Daily Independent (Ashland, KY)

Editorials

May 24, 2013

Congress listens

Corpsplan to ban fishing below dams put on hold

FRANKFORT — For those who think our politicians in Washington, D.C.,  seldom or never listen to their constituents, particularly when it is comes to federal regulations, we offer a note of encouragement.

When the U.S. Corps of Engineers announced plans to erect barriers to prevent people from fishing below dams on the Cumberland River, anglers who had enjoyed fishing below the dams for decades raised a loud voice of protest. Not only did those who regularly fished in the Cumberland River oppose the proposed ban, but they were joined by scores of others who concluded if the Corps can ban fishing below dams on the Cumberland River, it could do the same below dams on other rivers throughout the United States.

Well, members of Congress listened to the cries of their constituents and acted accordingly. As a result, fishing will continue to be  allowed below the dams on the Cumberland River for at least another two years, and likely much longer than that.

For that, people can thank U.S. Sen. Lamar Alexander, R-Tenn., who is the primary sponsor of the so-called Freedom to Fish Act and co-sponsors Sens. Rand Paul and Mitch McConnell of Kentucky and Bob Corker of Tennessee.

The U.S. House of Representatives gave final approval to the Freedom to Fish Act Tuesday and it awaits only the signature of President Barack Obama to become law. Because fishing on the Cumberland River is hardly a major national issue, President Obama likely will either sign the bill or allow it to become law without his signature.

The Corps of Engineers has never given a convincing reason for banning fishing below the dams and, because some of the best fishing spots on the Cumberland and other rivers are below dams, it is going to take some compelling reasons to convince those who fish there it should be banned.

The Freedom to Fish Act gives the Corps two years to convince people banning fishing below dams is a good idea. If it can’t, then expect Congress to continue to block any attempts to ban the fishing.

1
Text Only
Editorials
  • Deadline is near

    People with Kentucky driver’s licenses may soon be required to show a passport or some other accepted form of federal identification to enter “restricted” or “semi-restricted” areas of federal facilities, including federal courthouses, military bases, federal prisons and a wide range of other federal offices.

    July 23, 2014

  • Issue is safety

    The Kentucky High School Athletic Association’s Board of Control has recommended softball  “players at first base, third base and pitcher utilize the permissive requirement in the playing rules and wear face/head protection.”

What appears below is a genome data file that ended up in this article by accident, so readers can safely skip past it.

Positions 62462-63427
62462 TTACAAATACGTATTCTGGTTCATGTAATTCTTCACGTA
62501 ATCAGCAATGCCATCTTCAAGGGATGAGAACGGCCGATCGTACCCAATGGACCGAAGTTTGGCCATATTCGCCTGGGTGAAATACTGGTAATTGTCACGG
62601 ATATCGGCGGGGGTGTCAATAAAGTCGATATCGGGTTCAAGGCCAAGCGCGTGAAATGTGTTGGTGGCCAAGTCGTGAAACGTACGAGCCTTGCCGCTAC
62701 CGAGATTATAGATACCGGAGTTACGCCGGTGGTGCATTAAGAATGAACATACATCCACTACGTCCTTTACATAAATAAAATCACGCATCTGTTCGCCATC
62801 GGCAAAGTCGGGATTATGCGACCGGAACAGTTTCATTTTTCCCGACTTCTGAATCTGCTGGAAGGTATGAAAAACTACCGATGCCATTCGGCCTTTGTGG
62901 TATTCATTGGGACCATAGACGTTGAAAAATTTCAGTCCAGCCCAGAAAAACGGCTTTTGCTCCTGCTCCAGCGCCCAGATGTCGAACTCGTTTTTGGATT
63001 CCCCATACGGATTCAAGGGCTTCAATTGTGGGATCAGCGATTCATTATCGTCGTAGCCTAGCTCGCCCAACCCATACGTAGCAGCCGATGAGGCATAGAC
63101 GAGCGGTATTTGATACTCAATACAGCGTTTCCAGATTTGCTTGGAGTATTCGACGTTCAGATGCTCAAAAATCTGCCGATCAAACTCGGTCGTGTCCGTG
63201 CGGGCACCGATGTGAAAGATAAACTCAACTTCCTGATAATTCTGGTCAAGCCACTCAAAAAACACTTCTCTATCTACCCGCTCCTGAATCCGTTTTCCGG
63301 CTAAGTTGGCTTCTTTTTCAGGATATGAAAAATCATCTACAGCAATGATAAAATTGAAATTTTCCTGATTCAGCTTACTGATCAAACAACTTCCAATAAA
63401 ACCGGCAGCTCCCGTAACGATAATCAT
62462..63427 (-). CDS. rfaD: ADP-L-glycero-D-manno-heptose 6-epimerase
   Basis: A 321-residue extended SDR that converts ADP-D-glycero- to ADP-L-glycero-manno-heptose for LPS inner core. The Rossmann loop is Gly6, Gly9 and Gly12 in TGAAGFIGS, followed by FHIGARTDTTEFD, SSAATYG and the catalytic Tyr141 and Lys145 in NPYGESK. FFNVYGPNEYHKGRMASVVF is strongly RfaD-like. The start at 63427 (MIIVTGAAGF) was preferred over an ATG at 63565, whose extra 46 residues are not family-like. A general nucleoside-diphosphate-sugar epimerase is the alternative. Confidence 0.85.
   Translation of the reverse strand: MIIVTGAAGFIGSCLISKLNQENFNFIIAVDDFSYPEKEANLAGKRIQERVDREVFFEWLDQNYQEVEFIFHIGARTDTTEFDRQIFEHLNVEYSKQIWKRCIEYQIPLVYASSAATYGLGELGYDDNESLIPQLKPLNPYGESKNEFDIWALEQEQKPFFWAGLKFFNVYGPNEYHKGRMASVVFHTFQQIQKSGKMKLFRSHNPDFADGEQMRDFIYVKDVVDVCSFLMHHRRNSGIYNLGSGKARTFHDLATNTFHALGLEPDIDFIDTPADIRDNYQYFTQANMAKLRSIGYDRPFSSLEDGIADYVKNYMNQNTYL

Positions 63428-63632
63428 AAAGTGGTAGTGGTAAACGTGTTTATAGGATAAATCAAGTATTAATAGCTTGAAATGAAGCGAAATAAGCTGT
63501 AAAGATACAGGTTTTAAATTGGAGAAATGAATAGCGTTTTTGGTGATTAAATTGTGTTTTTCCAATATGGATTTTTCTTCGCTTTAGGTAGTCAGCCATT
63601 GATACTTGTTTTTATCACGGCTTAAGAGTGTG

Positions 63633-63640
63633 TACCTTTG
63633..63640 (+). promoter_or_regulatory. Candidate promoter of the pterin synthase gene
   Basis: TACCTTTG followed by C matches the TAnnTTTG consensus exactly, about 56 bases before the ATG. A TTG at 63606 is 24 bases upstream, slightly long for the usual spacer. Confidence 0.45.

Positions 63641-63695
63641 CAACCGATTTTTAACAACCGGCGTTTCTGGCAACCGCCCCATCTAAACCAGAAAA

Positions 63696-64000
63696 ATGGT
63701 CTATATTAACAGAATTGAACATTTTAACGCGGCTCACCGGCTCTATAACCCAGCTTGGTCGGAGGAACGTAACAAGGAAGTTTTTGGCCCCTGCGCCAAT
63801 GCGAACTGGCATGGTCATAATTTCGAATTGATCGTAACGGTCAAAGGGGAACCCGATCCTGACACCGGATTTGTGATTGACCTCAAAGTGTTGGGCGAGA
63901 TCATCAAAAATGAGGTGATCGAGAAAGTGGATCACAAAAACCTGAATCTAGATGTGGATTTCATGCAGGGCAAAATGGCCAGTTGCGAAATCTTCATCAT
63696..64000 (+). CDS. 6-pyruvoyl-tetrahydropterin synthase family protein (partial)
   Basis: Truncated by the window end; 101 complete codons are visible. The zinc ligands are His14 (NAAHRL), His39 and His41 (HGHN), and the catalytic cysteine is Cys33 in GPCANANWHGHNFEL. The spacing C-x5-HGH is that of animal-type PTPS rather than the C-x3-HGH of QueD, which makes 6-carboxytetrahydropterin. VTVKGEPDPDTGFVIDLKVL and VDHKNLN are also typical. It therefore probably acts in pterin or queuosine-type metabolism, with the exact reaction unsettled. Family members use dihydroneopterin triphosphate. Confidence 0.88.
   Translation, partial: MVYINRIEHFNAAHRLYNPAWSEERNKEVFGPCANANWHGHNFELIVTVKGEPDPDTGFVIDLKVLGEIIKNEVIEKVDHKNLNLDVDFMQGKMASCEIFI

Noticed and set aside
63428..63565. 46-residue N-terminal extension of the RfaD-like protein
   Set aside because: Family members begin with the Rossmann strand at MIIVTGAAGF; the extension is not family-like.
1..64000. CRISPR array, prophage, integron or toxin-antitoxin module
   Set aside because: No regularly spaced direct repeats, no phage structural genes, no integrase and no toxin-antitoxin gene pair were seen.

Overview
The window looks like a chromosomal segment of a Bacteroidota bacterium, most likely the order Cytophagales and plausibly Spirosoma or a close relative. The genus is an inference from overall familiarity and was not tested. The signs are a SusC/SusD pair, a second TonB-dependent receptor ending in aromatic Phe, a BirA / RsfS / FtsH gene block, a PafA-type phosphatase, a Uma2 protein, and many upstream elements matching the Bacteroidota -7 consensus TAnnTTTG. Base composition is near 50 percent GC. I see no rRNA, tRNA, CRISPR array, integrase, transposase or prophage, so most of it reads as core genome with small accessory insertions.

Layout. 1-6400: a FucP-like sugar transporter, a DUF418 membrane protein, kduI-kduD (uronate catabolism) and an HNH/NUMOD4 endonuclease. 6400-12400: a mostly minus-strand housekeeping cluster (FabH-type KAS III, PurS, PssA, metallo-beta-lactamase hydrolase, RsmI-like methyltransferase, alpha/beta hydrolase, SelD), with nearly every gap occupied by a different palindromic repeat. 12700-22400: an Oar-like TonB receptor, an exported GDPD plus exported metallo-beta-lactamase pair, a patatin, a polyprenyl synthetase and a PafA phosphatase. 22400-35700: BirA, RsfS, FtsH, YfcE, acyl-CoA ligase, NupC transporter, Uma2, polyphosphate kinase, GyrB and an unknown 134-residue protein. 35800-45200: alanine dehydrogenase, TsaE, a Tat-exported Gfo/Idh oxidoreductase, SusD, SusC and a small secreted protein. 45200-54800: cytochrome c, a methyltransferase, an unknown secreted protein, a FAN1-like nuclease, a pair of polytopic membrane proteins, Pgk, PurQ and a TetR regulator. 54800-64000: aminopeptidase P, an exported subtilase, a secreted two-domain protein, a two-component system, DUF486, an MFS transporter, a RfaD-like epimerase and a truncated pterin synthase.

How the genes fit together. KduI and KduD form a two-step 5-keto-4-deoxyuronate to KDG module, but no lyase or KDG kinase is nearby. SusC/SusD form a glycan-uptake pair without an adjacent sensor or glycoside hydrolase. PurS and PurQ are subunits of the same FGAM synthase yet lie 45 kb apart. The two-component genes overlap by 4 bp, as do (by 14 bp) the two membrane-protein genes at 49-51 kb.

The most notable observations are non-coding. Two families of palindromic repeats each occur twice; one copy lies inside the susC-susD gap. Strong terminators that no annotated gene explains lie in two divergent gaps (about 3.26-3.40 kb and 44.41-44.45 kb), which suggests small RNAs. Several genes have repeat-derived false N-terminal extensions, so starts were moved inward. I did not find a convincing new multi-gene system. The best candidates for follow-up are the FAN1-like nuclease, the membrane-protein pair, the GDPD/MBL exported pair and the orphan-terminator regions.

July 23, 2014

  • More difficult

    In a state like Kentucky with the number of adults who have not graduated from high school is much higher than the national average, undereducated adults have been encouraged to earn high-school equivalency degrees by studying for, taking and passing the General Educational Development (GED) test.

    May 22, 2014

  • Primary election sends messages

    The voters — or at least the minority who took the time to go to the polls Tuesday — have spoken, with Boyd County voters sending mixed messages in the county-wide races that gathered the most attention.

    May 21, 2014

  • Click it or Ticket

    "Click it or Ticket” is a phrase used so often in recent years most of us hardly give it a thought.

    May 21, 2014

  • Top trooper

    Thumbs up to Trooper First Class Shane Goodall of Flatwoods for being named 2013 Trooper of the Year for Kentucky.

    May 20, 2014

  • 05/18/2014 — This Week in the Tri-State

    Local news

    May 18, 2014

  • 0518greene.jpeg Greene-Lounsberry

    John and Eva Greene of Greenup are proud to announce the engagement of their daughter, Stacey Nicole Greene, to Jonathan Wesley Lounsberry.

    May 18, 2014 1 Photo

  • Business grant

    Morehead State graduate student Kayla Keeton, who received her undergraduate degree from MSU last spring and is now studying for her MBA at the school, has received a $5,111 grant from the Kentucky Cabinet for Economic Development to help her start Belles of the Bluegrass, a high-tech wedding planning business.

    May 16, 2014

  • Recovery Fest celebrates kicking addiction

    The wet weather no doubt impacted the size of the crowd at Saturday’s Recovery Fest 2014 at Veterans Riverfront Park in Ashland, but there were plenty of reasons for addicts who are now drug free to celebrate and for speakers like State Sen. Robin Webb, D-Grayson, and others to talk about the impact the prescription drug epidemic has had on this region and for others to distribute literature and offer words of encouragement that could convince some to seek help in their battle with their drug addictions.

    May 13, 2014